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Russian Govn Blocked Tutanota Service In Russia To Stop Encrypted Communication _HOT_

Russian Govn Blocked Tutanota Service In Russia To Stop Encrypted Communication ===>

While Roskomnadzor, Russia's telecommunications watchdog, usually published an official statement on occasions when similar services were blocked in the country, this time the block came without warning, with the team behind the service being forced to collect proof that this was happening.

Russia's move to block Tutanota for all Russian users is seen as an attempt to block its citizens' access to confidential and encrypted communication, the core of the company's product, an open-source and secure email service with a free tier for private users.

Dutch encrypted email service StartMail is also blocked in Russia since January 23, 2020, "to protect the Russian segment of the Internet from disseminating inaccurate socially significant information, distributed under the guise of reliable messages."

Anonymous communication is restricted in Russia, as are encryption tools. During the coverage period, the Russian government went to unprecedented lengths to block VPNs. The authorities used the Technical Means of Countering Threats (TSPU) equipment (see B1), which relies on DPI technology, to restrict access to VPN services.1 As of March 2022, approximately 20 popular VPN services had been blocked in Russia.2

Previously, the national security authorities initiated a campaign against encrypted email services in early 2020. Such services as SCRYPTmа,, ProtonMail, Tutanota, and StartMail were blocked (see B1).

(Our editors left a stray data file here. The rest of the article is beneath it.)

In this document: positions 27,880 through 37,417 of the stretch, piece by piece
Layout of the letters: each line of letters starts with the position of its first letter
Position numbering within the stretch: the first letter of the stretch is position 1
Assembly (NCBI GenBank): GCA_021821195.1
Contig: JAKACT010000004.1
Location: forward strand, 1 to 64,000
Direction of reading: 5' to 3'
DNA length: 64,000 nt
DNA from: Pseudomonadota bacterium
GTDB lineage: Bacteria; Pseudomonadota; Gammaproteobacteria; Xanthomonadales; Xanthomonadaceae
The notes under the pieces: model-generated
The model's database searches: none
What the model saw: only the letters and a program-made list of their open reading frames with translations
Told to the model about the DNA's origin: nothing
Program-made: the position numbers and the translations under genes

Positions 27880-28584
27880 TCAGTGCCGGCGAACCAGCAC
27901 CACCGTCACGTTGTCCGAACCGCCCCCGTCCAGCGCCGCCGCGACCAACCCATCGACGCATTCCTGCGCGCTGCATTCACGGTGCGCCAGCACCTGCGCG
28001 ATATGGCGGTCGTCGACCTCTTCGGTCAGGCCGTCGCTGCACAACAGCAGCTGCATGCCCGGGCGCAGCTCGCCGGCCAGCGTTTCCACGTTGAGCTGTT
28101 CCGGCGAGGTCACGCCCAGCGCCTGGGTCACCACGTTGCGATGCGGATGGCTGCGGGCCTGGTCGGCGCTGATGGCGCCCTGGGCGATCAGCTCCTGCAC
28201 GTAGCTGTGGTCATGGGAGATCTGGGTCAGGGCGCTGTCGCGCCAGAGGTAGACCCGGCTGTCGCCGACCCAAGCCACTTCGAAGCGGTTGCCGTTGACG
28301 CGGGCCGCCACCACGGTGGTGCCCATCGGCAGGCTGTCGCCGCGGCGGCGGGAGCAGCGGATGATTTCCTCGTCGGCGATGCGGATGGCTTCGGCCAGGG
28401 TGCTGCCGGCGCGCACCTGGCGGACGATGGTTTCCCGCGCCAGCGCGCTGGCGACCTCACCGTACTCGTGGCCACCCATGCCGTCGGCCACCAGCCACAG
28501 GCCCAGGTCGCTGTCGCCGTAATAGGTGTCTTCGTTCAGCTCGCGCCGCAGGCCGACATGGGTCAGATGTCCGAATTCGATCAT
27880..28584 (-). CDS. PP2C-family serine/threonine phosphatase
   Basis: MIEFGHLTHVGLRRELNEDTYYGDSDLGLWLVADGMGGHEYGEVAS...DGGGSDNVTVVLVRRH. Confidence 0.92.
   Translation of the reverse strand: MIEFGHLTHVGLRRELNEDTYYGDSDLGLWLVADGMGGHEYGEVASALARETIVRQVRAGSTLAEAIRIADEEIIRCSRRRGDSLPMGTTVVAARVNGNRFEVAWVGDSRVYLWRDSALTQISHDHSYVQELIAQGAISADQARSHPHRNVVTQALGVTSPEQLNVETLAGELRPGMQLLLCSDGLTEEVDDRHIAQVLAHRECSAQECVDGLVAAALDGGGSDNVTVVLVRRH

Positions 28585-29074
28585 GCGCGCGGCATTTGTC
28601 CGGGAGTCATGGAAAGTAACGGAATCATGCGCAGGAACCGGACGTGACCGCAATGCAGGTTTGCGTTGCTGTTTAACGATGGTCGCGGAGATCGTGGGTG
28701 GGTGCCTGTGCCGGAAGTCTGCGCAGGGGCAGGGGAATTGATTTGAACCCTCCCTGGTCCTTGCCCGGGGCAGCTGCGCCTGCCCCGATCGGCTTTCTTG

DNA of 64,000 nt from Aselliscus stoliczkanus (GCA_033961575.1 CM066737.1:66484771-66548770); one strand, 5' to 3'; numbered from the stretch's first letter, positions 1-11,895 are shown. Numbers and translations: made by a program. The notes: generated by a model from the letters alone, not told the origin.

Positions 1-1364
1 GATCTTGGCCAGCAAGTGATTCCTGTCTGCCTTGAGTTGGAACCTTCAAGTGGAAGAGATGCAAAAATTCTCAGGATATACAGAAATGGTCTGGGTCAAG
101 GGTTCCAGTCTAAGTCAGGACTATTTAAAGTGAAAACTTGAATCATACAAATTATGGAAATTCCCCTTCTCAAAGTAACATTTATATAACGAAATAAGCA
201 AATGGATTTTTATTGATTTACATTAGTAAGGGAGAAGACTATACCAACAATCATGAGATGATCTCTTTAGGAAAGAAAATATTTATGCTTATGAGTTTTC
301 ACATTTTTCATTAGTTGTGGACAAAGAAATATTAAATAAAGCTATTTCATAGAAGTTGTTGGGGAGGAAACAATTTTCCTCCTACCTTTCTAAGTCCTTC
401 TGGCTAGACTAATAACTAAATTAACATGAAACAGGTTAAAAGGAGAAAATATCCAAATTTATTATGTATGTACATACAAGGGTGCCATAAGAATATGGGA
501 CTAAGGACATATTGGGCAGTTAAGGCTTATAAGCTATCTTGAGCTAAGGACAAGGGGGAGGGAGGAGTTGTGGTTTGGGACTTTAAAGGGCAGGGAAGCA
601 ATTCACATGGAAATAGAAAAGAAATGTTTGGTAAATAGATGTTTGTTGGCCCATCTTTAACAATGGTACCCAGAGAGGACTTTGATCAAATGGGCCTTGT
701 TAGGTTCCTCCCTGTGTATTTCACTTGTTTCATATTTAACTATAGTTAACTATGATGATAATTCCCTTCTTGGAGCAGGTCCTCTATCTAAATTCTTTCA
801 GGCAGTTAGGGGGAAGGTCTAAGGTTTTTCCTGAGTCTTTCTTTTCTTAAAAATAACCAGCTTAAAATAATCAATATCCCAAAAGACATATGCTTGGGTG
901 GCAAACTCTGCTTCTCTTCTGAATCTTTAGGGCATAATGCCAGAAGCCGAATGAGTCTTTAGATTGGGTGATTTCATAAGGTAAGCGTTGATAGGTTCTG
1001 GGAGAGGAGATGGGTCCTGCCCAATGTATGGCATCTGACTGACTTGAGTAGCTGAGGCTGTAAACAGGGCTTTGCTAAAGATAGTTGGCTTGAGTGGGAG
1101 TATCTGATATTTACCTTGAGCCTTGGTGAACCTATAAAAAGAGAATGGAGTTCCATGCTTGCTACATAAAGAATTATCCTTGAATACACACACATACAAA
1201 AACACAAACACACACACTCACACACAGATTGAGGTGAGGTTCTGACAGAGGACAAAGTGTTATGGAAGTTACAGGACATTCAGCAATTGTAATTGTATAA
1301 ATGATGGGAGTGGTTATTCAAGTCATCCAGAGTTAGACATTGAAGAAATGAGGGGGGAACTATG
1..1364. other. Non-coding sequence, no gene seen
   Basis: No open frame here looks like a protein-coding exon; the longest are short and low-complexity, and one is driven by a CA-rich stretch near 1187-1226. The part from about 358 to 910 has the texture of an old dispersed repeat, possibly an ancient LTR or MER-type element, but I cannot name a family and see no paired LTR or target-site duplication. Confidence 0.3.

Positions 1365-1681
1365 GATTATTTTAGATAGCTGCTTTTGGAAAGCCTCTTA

Internet freedom in Russia contracted during the coverage period, as the government continued to fine-tune its online censorship apparatus. After the Sovereign Runet Law entered into force in November 2019, the government conducted simulations designed to ensure that the Russian portion of the internet, the so-called Runet, can function independently of the global internet in the event of unspecific threats, testing equipment that will enable authorities to more effectively restrict access to online content. A leadership shakeup at the regulatory body responsible for the Sovereign Runet agenda may accelerate the implementation of this law. The persecution of users for their online activities continued, with the state initiating new administrative and criminal proceedings against political activists and, in particular, participants in mass protests that took place before the September 2019 regional elections. The authorities also moved to restrict anonymous communications, blocking several encrypted email services. Finally, with the onset of the COVID-19 pandemic, the government began a campaign to censor information that conflicted with official statistics, accusing its distributors of publishing fake news.

Telegram, the popular messaging app, remained officially blocked in Russia through the end of the coverage period. In April 2018, a district court had ordered Telegram blocked for refusing to comply with the Yarovaya Law, which obliges the app to provide its encryption keys to the government (see C4). Officials have repeatedly asserted that Telegram is used for terrorism-related purposes. Telegram employed various methods to overcome the initial blocking, including the use of alternate cloud-hosting services. Roskomnadzor then targeted many of these services, including Alibaba Cloud, Amazon Web Services, Google Cloud, and Microsoft Azure, resulting in extensive collateral blocking. At one point, over 18 million IP addresses were blocked, affecting online stores, banks, airline ticketing systems, news sites, and other social media and communication platforms such as Viber and Odnoklassniki (OK).2 In January 2019, Roskomnadzor signaled that it was easing its blocking regime, announcing that it had unblocked 2.7 million Amazon Web Services IP addresses.3 However, at the end of May 2020, more than 675,000 IP addresses remained blocked in connection with the Telegram order, according to a monitoring project.4

The national security authorities initiated a campaign against encrypted email services in early 2020.


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